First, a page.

Three years prior, my first summer as a camp counselor, I saw the tattoos in the pool changing room. The thin outline of a fawn stamped above two female counselors’ ribs—I later learned two more girls had them, too. Four girls, four identical fawns. They had gotten them professionally done, in a shop—not by the light of a campfire, as I eventually would. They chose the fawn because it was the mascot of one of the villages at camp— the cluster of cabins that house the ten and eleven year old girls. They had all met in that village, way back when. That’s what I managed to piece together, anyway. But why commemorate it? Why get matching camp tattoos? Camp is so temporary. Summer is so temporary. Tattoos, by definition, are not.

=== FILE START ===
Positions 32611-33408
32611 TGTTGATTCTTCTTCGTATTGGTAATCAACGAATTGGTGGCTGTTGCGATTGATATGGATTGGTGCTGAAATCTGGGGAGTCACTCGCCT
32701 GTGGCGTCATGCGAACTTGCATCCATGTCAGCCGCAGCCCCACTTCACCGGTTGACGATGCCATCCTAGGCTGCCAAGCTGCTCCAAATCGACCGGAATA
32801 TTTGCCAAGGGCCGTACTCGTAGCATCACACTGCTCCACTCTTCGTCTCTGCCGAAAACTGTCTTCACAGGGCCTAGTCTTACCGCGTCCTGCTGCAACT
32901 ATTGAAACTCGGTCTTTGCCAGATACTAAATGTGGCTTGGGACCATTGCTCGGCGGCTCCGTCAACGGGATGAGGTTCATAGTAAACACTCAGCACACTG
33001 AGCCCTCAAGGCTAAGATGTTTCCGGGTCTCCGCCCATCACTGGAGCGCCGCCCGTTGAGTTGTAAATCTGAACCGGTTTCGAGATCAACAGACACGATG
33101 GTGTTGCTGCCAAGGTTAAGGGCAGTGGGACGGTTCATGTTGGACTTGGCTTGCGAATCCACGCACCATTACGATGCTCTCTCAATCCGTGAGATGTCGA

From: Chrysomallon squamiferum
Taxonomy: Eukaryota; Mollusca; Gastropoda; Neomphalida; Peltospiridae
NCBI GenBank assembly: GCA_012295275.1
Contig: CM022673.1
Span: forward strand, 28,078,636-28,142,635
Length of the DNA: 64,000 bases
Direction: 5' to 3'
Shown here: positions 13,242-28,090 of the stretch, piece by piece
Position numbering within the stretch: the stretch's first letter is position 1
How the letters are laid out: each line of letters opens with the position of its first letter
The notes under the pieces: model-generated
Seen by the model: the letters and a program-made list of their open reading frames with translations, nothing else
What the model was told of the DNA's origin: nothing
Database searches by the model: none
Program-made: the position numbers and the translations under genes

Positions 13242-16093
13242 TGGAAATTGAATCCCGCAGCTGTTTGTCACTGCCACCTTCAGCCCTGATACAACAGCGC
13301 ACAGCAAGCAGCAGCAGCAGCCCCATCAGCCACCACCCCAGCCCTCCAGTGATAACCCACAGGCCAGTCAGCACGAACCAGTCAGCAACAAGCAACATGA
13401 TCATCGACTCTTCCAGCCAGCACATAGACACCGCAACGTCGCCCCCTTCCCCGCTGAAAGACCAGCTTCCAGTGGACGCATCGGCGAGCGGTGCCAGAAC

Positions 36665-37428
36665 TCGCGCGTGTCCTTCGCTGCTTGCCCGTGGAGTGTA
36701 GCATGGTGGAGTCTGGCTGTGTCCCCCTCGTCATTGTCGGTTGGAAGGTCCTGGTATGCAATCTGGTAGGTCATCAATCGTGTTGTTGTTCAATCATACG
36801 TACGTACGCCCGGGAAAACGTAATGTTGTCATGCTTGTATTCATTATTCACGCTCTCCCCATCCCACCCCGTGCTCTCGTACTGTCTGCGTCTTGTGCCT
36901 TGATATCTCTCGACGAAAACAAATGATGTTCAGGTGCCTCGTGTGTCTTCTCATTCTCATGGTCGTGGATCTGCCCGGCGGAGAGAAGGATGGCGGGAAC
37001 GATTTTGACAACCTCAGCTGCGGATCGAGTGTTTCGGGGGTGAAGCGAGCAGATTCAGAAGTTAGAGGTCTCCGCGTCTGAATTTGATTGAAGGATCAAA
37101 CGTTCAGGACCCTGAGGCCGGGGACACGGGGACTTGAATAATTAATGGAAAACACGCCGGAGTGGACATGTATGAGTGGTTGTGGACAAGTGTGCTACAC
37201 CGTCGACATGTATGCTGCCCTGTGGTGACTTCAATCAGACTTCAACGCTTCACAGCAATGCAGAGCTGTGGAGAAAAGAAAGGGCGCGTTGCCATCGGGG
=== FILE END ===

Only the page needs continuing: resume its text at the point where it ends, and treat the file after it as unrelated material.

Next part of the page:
My ex-boyfriend and I carved our initials into a tree once. I was visiting him in college, and we walked to a garden on campus. I can’t remember if we went with the intent to carve into the tree, but he had his pocketknife handy. The tree was already smothered in carvings—of initials connected with plus signs and trapped in hearts. Tree tattoos. We couldn’t find a blank space at our eye levels, so I climbed up onto his shoulders. I balanced up there, wobbling with a knife in my hand, and cut through the bark of the tree. Our initials separated by a fat, crooked heart. It wasn’t easy, for either of us. My hand hurt from gripping the knife so tightly, his shoulders hurt from holding me up. Both of us were tense with fear of dropping what we held. We took a lot of breaks—I’d climb off his shoulders and we’d sit in the crotch of the tree and decided how many letters I would try to get through until the next break. And then I’d climb up again, teetering, knife in hand. We broke up a few months later. The carving, I imagine, is still there. As long as the tree is there, it’s there—in the same spot, at the same level of our combined height. Even though we did it over five years ago. I don’t love him, or miss him, or think about him much, but I think about the tree—the way the carving is outliving our relationship. How it began as a declaration of our love, but now it’s a memorial of it.